Ezra Jack Keats New Writer Honor for A Crow of His Own!

I got an email last Friday telling me that I was named as a recipient of the 2016 Ezra Jack Keats New Writer Honor Award for A Crow of His Own! I had to keep this amazing news a secret for the past few days (which was not easy) but now I can shout (err…crow?) it from the rooftops!

lcqz098gzf2g20b5I will be at The Fay B. Kaigler Children’s Book Festival at the Thad Cochran Center on the University of Southern Mississippi campus in Hattiesburg, MS April 6-8, 2016 to accept the award on Thursday April 7 as a part of this amazing festival. New Writer Medalist Don Tate, New Illustrator Medalist Phoebe Wahl, fellow New Writer Honor winner Julia Sarcone-Roach, and New Illustrator Honor winners Ryan T. Higgins and Rowboat Watkins will also be recognized. Look here for more information about the festival, which is celebrating and honoring an incredible group of writers, artists, and scholars.

I’m so grateful to the Ezra Jack Keats Foundation and to the de Grummond Children’s Literature Collection for this wonderful honor. It’s humbling to see my first picture book included in this group, and I love that this recognition will shine a light on illustrator David Hyde Costello’s work. He’s such a dear friend, a hugely talented artist, and he took my story and made it his own, too. (Note to self: plan on a long blog post all about David’s picture books and his outstanding school programs. Note to all teachers and librarians reading this post: invite him to present at your site!). And my incredible editor, Yolanda Scott, and the whole team at Charlesbridge Publishing have been amazing at every step of this book’s life.

I’m also very proud that Crow is being recognized by an award that specifically highlights books “that portray the universal qualities of childhood, a strong and supportive family, and the multicultural nature of our world.” When I was growing up, Keats’s books provided me, a white girl in rural Vermont, with images of racially and ethnically diverse children and urban beauty. Now, as the mother of children of diverse racial and ethnic backgrounds, I’m appreciative of the ways that  Keats’ work provides mirrors to my children of color, and I am aware of how he helped pave the way for other writers and artists, including people of color, to make their marks in children’s books, too.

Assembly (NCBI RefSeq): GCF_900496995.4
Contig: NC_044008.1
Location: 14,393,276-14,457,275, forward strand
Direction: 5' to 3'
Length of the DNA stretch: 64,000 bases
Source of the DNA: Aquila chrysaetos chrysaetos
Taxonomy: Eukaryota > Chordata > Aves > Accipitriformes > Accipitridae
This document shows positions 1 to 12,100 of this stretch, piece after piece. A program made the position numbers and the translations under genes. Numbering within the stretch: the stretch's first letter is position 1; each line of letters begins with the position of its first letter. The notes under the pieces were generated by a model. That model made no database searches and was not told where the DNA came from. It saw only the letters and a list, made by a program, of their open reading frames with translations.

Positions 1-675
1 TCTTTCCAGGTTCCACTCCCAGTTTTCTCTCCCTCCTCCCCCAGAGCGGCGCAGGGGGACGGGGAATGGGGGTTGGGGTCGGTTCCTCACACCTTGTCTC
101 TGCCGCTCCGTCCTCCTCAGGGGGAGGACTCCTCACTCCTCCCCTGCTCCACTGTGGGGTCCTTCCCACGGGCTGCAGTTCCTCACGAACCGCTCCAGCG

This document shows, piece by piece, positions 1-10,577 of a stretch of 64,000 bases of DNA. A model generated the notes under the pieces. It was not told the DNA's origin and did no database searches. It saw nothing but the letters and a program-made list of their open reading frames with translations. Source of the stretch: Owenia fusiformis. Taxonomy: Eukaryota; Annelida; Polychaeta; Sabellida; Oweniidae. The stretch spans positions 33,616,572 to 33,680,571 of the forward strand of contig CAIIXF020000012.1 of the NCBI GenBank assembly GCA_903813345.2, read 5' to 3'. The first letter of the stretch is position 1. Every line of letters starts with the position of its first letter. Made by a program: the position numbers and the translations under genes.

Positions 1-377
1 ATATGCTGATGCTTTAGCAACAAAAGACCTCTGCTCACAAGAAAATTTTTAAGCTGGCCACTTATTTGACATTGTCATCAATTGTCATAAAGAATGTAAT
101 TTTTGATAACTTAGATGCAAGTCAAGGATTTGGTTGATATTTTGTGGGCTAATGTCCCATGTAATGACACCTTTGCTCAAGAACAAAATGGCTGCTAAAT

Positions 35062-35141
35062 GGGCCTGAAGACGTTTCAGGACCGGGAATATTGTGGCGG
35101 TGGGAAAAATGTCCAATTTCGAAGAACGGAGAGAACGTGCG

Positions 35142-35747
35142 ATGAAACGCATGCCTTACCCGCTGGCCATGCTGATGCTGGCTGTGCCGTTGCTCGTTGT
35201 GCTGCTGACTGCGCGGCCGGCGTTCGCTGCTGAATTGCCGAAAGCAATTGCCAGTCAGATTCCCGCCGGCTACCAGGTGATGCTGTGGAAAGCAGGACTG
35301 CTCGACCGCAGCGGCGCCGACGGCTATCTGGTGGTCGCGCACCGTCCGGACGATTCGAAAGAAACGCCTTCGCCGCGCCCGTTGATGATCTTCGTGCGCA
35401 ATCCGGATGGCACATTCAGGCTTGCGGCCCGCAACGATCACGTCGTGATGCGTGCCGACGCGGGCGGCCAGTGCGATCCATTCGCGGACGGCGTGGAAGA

There’s so much more to be done. First as a student, and now in my teaching at Simmons College I’ve engaged in critical analysis of children’s books, and I’ve tried to raise issues about representation, inclusion, and diversity in my writing for the Horn Book. In my recent shift to creative writing I am committed to the truth that We Need Diverse Books. With Crow I attempted to heed this call for diversity, not with a story about people of color, but with one that included a white gay couple, Farmer Jay and Farmer Kevin, whom David based on two of his friends. They cheer Clyde on as he tries to find a crow of his own–another way of saying that he tries to be his true self and figures out how he can fit into his new community at Sunrise Farm. I came out as bisexual when I was 18, and I co-parent with my ex-wife, so I have a personal stake in writing LGBTQ characters; but this isn’t just about my identity, or about my hope that children’s literature will continue to expand to include diverse family constellations that reflect the realities of children like mine. It’s about making space for a range of diverse voices that have been silenced or shamed, marginalized or drowned out, in children’s literature and beyond. I hope that Clyde, with a crow of his own, and Farmer Kevin and Farmer Jay, too, can follow in Peter’s snowy footsteps to play a small part in claiming that space.

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